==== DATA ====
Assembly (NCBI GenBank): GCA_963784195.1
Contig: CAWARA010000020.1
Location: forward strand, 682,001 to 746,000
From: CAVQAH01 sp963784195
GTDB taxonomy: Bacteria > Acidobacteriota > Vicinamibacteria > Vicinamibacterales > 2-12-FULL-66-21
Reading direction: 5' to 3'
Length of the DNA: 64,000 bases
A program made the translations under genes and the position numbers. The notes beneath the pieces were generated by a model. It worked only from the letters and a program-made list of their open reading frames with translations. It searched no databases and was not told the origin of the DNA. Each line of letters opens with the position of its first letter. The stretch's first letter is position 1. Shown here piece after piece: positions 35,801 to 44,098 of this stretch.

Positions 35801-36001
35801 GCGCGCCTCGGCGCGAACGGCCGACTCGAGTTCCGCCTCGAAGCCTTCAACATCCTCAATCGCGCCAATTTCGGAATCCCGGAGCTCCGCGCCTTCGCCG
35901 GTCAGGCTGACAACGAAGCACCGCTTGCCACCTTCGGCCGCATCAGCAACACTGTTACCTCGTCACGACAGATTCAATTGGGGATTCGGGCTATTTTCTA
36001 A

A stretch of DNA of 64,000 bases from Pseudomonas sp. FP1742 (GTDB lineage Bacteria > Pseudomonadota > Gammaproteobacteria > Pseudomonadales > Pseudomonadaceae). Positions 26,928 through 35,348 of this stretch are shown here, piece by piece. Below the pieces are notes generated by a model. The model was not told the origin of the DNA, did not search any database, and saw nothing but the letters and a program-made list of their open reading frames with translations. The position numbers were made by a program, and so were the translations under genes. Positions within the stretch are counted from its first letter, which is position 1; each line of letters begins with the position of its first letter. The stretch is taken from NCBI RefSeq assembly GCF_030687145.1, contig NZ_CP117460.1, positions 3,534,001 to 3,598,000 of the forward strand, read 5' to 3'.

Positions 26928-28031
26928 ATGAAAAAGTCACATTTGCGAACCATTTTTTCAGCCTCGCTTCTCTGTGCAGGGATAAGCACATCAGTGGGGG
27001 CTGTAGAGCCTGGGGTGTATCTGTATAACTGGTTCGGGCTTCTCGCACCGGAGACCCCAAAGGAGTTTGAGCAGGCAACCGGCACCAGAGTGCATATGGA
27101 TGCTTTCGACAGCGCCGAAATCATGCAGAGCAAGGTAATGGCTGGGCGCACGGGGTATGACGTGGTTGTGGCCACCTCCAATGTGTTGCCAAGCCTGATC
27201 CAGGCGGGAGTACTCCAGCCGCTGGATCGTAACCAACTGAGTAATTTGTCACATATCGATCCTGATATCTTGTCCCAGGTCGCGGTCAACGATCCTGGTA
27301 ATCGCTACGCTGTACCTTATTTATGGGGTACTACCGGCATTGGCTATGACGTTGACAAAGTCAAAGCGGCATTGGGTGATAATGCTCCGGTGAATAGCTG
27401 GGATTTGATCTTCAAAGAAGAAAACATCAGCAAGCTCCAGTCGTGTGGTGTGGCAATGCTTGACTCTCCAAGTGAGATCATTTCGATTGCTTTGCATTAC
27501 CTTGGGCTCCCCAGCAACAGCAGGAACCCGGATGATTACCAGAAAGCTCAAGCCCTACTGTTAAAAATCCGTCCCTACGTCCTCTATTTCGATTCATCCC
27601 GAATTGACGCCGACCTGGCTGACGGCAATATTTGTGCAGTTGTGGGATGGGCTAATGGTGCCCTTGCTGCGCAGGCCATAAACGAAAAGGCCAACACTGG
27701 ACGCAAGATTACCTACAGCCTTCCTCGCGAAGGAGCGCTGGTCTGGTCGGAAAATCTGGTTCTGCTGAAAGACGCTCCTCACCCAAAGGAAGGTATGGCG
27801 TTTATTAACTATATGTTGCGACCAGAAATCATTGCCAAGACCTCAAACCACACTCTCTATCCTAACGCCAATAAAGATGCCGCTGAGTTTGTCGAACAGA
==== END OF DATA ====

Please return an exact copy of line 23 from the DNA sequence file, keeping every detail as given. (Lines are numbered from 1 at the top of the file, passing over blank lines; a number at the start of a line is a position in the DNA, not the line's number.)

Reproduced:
27701 ACGCAAGATTACCTACAGCCTTCCTCGCGAAGGAGCGCTGGTCTGGTCGGAAAATCTGGTTCTGCTGAAAGACGCTCCTCACCCAAAGGAAGGTATGGCG